Just over a month into the war that Russia started against Ukraine, Moscow’s original strategy – its political goals, the way it has used its military, and the military resources it has committed – has failed. Like most governments faced with policy failures, Putin’s regime will not admit to missteps, but it is adjusting the elements of its strategy in light of current reality. This reality includes ongoing stiff military and political resistance from Ukraine and a united political, economic, and military front by western states led by both the United States and Germany. All of this suggests an extended conflict even if, at some point, hi-intensity combat diminishes. The conflict will include long-lived sanctions and a significant disruption and reorientation of global energy. The Russian economy, including its energy exports, will be diverted and highly constrained, and the Ukrainian economy will be significantly diminished and targeted over the long-term by Russia.
War is a highly uncertain enterprise and predicting its outcome after one month of fighting between two significant states – one with substantial outside support – is fraught. What is clear, however, is that Russia’s initial goal of a short, sharp war with low Russian casualties and the overthrow of the Ukrainian government is no longer achievable. In Russian public pronouncements, we have begun to see a redefinition of what victory Moscow may find acceptable. While still subject to revisions based on the ongoing situation on the ground and internationally, those conditions now seem to involve control over the Donbas region of eastern Ukraine (Donetsk and Luhansk), including control of the port city of Mariupol as well as substantially destroying – through use of long-range artillery and missiles – other major cities and Ukrainian industrial areas. Achieving even these more limited aims will mean yet more significant death of Ukrainian civilians and destruction of large amounts of infrastructure, ongoing losses of Russian military equipment and soldiers, and long-lasting sanctions against Russia.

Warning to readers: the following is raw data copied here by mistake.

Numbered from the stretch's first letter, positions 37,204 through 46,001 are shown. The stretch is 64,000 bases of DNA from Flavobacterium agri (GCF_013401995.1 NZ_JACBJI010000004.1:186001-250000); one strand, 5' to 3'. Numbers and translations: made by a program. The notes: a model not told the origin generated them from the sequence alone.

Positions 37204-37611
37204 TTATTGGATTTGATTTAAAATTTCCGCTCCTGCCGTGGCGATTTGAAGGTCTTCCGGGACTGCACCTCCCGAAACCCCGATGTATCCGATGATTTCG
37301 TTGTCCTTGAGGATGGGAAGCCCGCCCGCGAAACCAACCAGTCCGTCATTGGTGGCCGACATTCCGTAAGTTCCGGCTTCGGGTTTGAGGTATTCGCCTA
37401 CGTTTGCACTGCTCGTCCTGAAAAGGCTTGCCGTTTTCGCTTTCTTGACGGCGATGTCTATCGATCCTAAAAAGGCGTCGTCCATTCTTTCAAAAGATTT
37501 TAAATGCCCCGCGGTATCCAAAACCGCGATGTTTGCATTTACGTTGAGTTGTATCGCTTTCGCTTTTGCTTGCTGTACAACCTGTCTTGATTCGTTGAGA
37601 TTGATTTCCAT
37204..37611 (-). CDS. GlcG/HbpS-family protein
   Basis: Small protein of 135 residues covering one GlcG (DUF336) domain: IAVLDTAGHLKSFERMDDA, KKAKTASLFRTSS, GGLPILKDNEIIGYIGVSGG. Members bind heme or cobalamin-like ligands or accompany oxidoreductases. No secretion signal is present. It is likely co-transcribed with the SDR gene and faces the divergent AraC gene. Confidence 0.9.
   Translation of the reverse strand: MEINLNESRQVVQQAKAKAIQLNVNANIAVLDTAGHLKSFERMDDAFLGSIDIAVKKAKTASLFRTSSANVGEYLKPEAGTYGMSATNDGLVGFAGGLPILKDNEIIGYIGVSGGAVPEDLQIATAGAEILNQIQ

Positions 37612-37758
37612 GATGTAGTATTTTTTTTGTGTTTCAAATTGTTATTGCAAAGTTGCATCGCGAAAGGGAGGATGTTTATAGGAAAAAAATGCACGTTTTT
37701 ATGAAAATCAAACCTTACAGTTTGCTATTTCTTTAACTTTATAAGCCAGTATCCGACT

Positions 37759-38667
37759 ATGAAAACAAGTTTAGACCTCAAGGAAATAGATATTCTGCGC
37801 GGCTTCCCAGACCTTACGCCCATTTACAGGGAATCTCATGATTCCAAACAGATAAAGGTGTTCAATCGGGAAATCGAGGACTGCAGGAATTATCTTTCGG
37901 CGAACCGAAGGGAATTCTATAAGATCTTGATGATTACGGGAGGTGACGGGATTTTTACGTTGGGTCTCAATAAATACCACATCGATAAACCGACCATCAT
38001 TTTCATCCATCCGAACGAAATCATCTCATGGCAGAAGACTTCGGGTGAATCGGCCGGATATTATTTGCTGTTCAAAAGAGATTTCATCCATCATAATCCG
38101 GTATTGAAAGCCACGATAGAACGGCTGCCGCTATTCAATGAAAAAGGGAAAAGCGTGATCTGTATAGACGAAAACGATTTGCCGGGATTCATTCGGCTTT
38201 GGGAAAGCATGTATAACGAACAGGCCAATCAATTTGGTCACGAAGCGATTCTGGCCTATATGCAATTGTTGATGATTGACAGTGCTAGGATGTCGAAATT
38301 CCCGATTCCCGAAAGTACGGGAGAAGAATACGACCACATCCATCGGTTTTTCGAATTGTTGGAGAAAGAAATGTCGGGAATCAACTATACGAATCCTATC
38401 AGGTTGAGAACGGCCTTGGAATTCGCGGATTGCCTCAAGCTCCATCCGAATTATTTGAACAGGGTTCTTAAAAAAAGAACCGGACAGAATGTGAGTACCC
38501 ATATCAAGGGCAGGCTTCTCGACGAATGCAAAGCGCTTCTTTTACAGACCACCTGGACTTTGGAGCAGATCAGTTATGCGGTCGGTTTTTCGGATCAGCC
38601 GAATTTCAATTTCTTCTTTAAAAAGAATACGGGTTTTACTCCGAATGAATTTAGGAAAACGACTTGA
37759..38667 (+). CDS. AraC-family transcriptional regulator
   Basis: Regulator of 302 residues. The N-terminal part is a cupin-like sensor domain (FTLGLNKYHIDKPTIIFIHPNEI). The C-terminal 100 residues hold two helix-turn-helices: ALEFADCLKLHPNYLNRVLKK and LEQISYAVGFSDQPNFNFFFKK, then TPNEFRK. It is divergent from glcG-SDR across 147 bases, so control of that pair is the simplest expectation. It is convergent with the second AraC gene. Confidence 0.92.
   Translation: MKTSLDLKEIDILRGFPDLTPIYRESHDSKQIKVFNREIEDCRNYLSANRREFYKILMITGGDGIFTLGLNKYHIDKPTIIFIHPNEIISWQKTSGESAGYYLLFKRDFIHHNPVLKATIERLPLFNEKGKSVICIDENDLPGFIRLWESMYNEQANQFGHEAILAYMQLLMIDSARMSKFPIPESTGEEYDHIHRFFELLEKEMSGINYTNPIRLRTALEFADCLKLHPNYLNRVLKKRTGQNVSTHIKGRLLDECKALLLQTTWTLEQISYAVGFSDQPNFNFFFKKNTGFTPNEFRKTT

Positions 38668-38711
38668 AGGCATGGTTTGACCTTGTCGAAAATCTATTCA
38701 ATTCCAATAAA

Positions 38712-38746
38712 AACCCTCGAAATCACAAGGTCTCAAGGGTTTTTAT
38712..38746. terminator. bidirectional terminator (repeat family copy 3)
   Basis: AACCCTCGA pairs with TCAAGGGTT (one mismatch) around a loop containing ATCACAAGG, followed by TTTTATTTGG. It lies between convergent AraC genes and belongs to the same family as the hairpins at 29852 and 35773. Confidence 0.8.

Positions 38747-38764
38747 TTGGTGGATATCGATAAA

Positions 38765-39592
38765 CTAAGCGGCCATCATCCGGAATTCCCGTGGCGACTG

In his speech this past weekend in Warsaw, President Biden framed the war as a long one that would not be won in days or months. He called for unity among the G-7, NATO, and the EU to be committed to sanctions and political and military measures against Russia for “… years and decades to come” if necessary. He acknowledged that such a strategy on the part of the west would have costs, and that he was willing to lead both domestically and internationally to pay those costs, whether they were direct military aid to Ukraine or supporting increased U.S. gas production and export to shore up Europe’s stores before next winter. While domestically, Republicans criticized President Biden for not doing enough, the U.S. reaction, and the support of its European allies in the form of NATO and particularly in Germany, has been unprecedented. Even with some domestic criticism, President Biden and the executive branch hold the foreign policy tools to continue to escalate the economic, political, and military costs for Russia.
An open question is whether the increasing economic pressure on Russia, combined with ongoing delivery of military equipment to Ukraine, will lead Moscow to escalate further. Such moves could include kinetic attacks on European infrastructure or lines of communication through which arms shipments are occurring or less attributable cyber-attacks or the laying of sea mines on approaches to LNG terminals in the Baltic Sea. Putin may welcome a NATO response to such provocations, hoping to galvanize Russian public support. The U.S. and its allies will be cautious in this regard, understanding these risks which could – ironically – lead to yet further Russian escalation. This struggle will not be over anytime soon.